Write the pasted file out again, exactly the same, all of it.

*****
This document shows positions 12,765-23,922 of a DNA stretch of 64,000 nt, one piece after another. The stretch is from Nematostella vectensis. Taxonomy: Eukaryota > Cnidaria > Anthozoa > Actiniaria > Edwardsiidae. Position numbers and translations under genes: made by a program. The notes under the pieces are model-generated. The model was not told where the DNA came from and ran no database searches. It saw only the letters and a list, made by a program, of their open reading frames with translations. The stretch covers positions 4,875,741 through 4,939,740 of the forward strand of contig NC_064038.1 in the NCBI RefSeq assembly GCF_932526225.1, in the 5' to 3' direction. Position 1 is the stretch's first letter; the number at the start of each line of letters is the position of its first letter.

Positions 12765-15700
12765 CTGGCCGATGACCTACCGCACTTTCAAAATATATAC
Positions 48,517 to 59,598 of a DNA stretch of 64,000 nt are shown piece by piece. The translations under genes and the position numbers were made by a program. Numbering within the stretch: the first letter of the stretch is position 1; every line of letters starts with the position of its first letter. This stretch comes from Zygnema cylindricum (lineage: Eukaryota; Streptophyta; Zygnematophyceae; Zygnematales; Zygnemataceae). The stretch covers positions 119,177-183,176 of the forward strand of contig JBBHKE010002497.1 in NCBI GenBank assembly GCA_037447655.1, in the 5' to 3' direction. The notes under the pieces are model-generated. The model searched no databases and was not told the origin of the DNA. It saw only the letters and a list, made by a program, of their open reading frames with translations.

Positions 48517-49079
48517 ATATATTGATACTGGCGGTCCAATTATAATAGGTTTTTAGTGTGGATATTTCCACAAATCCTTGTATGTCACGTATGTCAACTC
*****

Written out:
This document shows positions 12,765-23,922 of a DNA stretch of 64,000 nt, one piece after another. The stretch is from Nematostella vectensis. Taxonomy: Eukaryota > Cnidaria > Anthozoa > Actiniaria > Edwardsiidae. Position numbers and translations under genes: made by a program. The notes under the pieces are model-generated. The model was not told where the DNA came from and ran no database searches. It saw only the letters and a list, made by a program, of their open reading frames with translations. The stretch covers positions 4,875,741 through 4,939,740 of the forward strand of contig NC_064038.1 in the NCBI RefSeq assembly GCF_932526225.1, in the 5' to 3' direction. Position 1 is the stretch's first letter; the number at the start of each line of letters is the position of its first letter.

Positions 12765-15700
12765 CTGGCCGATGACCTACCGCACTTTCAAAATATATAC
Positions 48,517 to 59,598 of a DNA stretch of 64,000 nt are shown piece by piece. The translations under genes and the position numbers were made by a program. Numbering within the stretch: the first letter of the stretch is position 1; every line of letters starts with the position of its first letter. This stretch comes from Zygnema cylindricum (lineage: Eukaryota; Streptophyta; Zygnematophyceae; Zygnematales; Zygnemataceae). The stretch covers positions 119,177-183,176 of the forward strand of contig JBBHKE010002497.1 in NCBI GenBank assembly GCA_037447655.1, in the 5' to 3' direction. The notes under the pieces are model-generated. The model searched no databases and was not told the origin of the DNA. It saw only the letters and a list, made by a program, of their open reading frames with translations.

Positions 48517-49079
48517 ATATATTGATACTGGCGGTCCAATTATAATAGGTTTTTAGTGTGGATATTTCCACAAATCCTTGTATGTCACGTATGTCAACTC